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SWIV: A New Hope
by yo go re

Back in 2004, Hasbro released the Vintage Original Trilogy Collection, a series of high-end figures in retro-styled packaging. The figures were highly articulated, and wonderfully sculpted, but also realy pricey Stormtrooper - $10-$12, depending on where you shopped. Paying that much for nothing more than some unusual packaging is a joke, especially since they've begun re-releasing those figures in normal series.

The Empire's elite shock troops, stormtroopers are unswervingly loyal to the Empire and serve without fear or hesitation. Their indoctrination and training are key to upholding the Emperor's bidding and maintaining his control of the galaxy.

When it comes to iconic looks, there aren't many generic cannon-fodder characters that can compete with Stormtroopers. That spooky white space armor is a part of pop culture, now, recognizable at a glance even to people who aren't complete geeks. They were the first enemies seen onscreen in Star Wars, and were also among the last. They were a vast and faceless army, and we loved them for it. But we were never really satisfied with their action figures, no matter how big our army got.

crotch shot The Stormtrooper's sculpt is above reproach. You'd think there'd only be so much you could do with a Stormtrooper, but every time a new version comes out, Hasbro seems to have squeezed a bit more detail out of it. This time, they've made the belt look like it's made from a different material than the rest of the suit, and captured all the details on the abdomen. The Stormtrooper has balljointed ankles, knees, elbows, shoulders, torso and neck, plus swivel hips and wrists. That's plenty to get your Stormtrooper in all sorts of poses.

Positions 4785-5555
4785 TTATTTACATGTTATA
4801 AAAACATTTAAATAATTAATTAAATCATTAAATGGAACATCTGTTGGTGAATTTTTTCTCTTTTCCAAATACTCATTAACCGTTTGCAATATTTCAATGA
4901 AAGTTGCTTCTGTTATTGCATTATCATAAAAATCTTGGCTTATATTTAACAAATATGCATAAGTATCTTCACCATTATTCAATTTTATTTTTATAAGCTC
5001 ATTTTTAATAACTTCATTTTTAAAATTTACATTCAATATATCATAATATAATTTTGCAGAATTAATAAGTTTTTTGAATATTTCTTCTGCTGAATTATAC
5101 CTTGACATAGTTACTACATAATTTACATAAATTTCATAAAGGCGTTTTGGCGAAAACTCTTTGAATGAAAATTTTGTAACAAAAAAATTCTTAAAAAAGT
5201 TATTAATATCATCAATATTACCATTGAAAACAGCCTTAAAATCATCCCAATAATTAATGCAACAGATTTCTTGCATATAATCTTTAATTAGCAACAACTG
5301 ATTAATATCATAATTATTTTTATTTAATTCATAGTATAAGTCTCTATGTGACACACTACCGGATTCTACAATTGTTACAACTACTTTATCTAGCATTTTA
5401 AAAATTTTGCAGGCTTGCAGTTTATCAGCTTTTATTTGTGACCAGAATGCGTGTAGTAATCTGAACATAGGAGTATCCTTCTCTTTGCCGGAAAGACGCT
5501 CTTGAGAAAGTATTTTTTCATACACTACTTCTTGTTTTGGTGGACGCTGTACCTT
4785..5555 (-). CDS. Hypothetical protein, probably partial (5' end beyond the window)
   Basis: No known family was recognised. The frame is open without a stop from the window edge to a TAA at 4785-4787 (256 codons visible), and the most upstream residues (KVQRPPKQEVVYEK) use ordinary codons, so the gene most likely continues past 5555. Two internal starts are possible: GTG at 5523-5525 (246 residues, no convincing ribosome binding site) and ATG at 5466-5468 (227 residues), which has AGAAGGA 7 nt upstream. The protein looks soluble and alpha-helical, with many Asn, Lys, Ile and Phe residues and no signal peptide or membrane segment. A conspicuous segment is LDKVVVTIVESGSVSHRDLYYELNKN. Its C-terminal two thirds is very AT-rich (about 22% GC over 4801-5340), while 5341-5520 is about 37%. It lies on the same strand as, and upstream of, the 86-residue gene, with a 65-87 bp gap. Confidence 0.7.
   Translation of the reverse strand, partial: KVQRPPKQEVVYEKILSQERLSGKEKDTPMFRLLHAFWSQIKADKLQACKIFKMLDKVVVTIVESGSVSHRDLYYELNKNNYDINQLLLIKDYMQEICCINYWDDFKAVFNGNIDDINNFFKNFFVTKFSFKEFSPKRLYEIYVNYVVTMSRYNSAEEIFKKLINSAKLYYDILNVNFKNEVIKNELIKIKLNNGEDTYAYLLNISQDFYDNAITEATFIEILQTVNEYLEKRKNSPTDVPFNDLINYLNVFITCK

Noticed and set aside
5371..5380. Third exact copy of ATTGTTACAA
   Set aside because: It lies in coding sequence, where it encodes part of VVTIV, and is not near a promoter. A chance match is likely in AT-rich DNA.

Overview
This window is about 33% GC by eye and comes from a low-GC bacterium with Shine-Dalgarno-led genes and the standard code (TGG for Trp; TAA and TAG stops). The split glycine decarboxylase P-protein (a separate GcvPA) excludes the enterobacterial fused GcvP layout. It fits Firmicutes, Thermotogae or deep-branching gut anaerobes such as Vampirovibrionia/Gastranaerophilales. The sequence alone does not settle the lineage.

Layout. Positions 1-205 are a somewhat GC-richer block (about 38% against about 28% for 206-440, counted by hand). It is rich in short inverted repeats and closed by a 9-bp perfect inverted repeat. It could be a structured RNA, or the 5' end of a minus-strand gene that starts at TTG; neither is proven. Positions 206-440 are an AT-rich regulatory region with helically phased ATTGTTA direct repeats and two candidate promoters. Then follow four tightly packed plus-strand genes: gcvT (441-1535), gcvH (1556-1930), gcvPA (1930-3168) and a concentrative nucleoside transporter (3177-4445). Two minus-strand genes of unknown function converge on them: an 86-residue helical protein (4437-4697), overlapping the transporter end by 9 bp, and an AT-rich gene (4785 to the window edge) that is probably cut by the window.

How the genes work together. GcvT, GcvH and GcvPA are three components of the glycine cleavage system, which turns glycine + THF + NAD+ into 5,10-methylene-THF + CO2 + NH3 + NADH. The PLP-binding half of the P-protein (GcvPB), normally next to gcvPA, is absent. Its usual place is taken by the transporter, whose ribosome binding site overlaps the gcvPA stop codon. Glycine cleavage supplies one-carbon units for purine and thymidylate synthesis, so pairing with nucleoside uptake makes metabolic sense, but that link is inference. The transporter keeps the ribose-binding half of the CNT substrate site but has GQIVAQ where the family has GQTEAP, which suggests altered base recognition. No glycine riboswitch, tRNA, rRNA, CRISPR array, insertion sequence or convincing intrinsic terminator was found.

Considering that the VOTC figures were supposed to be Boba cut himself shaving the "ultimate" representations of the characters, it's odd that this cheaper re-release is actually a better figure. That really has to piss off everybody who paid nearly twice as much for their clamshelled version. What's the difference between this figure and the older one? This one has a removable helmet, while the other's was solid. Slip the helmet off and you'll see the heavily scarred face of a Jango clone. Isn't the helmet supposed to protect him? It's nice that they thought to give him a protective headsock under there, though.

The Stormtrooper just has one accessory, his standard-issue blaster. It can be held in either hand (or both), good from some angles, bad from others. and the pouch on his left hip is designed to hold it, but that doesn't really work very well. The holster hangs straight down, and doesn't really flex when you put the gun in. Plus, the blaster itself is soft pvc, so it tends to bend if you leave it in there for any length of time. There's a tab on one side that fits through the back of the holster, which is nice, but there's a second tab on the same side that isn't accommodated. Basically, the gun ends up poking through the holster at a permanent angle.

Long ago, when reviewing the Super Poseable Clone Trooper, we said that Hasbro could include one SP Trooper in every case from now until they lost the license, and the things would continue to sell out. Well, they haven't quite gotten to that level of saturation, yet, but they have finally delivered a super-poseable Stormtrooper to make all the Original Trilogy fans happy. Even with one small flaw - the holster - this is easily the best Stormtrooper ever released, and deserves a spot in your collection.


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